- Big Machine, Victor Lavalle
- Treasure Island, Robert Louis Stevenson
- Vanity Fair, William Makepeace Thackeray
- The Phantom Tollbooth, Norton Juster
- The Egypt Game, Zilpha Keatley Snyder
- Long Gone, Alafair Burke
- The Innocence of Father Brown, G. K. Chesterton
- The Wisdom of Father Brown, G. K. Chesterton
- The Incredulity of Father Brown, G. K. Chesterton
- The Secret of Father Brown, G. K. Chesterton
- The Scandal of Father Brown, G. K. Chesterton
I often read thematically. Sometimes I’ll read everything by a single author – which, okay, the complete Father Brown stories, so you can see me doing it right now. Sometimes I’ll get into a particular topic, like Roman history or class in America or what have you. But the theme here, though you probably can’t see it, is “Holy crap, you can get free out-of-copyright books on your e-reader!”
Vanity Fair, for example, is one of my favorite books of all time. I can’t tell you how much it delights me that it’s always accessible, no matter where I am, as long as I’ve got some kind of reading device with me. I like to think Thackeray would have said something witty about smartphones and tablets. Maybe he’d have come up with an extended metaphor about mirrors in which one believes one’s soul to be reflected, but in truth only show one’s face. I can imagine ambitious, clever Becky Sharp texting her lovers, or Amelia Sedley mooning over George Osborne’s Facebook page. I’m surprised no one’s tried to update this particular story a la Cruel Intentions; I think it would hold up surprisingly well.
I read Treasure Island while sailing a boat. Or, more accurately, we set anchor in a little cove off the main channel of the river, and I lay in the sun and read about pirates and treasure and the black spot. I know enough about sailing, now, that I can follow the sailing-specific parts of the adventure, which makes me feel pretty darn cool.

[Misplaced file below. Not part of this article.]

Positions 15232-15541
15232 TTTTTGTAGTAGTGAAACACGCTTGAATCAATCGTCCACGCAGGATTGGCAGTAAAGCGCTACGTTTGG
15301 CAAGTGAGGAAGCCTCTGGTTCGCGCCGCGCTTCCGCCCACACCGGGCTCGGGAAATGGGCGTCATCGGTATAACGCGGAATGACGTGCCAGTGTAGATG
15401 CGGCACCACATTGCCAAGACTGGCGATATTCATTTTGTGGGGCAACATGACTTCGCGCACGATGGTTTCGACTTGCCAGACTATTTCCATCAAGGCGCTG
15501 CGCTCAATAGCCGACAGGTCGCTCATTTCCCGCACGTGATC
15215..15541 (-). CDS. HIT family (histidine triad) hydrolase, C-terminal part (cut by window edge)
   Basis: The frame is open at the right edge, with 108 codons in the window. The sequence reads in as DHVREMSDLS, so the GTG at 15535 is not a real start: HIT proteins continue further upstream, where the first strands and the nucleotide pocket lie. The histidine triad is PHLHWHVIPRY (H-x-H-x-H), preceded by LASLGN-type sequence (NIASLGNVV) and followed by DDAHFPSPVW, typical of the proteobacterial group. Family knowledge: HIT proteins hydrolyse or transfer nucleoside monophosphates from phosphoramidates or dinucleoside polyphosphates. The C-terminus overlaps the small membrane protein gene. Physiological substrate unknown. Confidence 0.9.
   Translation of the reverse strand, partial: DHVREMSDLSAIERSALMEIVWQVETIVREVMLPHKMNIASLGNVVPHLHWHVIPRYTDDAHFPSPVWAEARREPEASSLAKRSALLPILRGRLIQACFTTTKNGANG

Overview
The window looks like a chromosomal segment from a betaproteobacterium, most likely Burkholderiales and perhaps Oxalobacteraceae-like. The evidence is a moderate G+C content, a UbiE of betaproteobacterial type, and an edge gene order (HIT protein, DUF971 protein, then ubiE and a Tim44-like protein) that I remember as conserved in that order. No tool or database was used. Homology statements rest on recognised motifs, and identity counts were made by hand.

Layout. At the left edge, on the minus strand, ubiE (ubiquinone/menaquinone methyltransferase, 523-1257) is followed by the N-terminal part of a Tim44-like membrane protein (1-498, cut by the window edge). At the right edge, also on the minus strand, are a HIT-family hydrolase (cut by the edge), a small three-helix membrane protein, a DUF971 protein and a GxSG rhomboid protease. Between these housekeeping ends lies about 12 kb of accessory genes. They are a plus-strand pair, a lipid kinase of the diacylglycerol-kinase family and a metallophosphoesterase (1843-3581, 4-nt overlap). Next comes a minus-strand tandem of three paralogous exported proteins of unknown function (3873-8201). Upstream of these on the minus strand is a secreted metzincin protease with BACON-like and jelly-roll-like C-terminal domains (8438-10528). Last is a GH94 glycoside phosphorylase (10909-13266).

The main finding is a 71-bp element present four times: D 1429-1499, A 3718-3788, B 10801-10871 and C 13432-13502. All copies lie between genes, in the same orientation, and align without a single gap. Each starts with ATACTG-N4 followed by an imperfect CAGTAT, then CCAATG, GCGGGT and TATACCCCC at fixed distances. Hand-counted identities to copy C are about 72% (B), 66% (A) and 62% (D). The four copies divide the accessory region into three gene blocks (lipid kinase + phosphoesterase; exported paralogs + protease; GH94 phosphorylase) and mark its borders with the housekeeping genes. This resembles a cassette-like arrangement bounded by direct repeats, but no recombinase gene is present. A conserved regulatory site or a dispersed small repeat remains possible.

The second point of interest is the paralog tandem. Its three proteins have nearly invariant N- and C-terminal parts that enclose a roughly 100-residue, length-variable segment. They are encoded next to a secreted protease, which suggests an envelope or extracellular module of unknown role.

Perhaps the coolest thing in this particular reading list, though, is Lavalle’s Big Machine. I didn’t know much about the novel going in, and I’m not even sure how I heard about it, but it blew me away. The hero, Ricky Rice, is a bus-station janitor on the run from a dark past. He gets mixed up with a secret society and becomes an investigator into supernatural secrets, while having to pick sides in a generations-long feud and stop a terrorist attack. The book reminded me of Colson Whitehead and Haruki Murakami – an offbeat conspiracy that takes issues of race and class and culture very seriously and very lightly at the same time. Highly recommended.
Father Brown remains delightful, but I keep wanting to take Chesterton by the shoulders and shake him and explain that one doesn’t have to be Catholic to be empathetic and perceptive and generous and kind. I think Father Brown is actually a remarkable humanist, who also happens to be a Catholic priest. Unfortunately Chesterton is a little too committed to his point of view to see it.
Finally, The Phantom Tollbooth is even better when re-read as an adult; I suggest you do.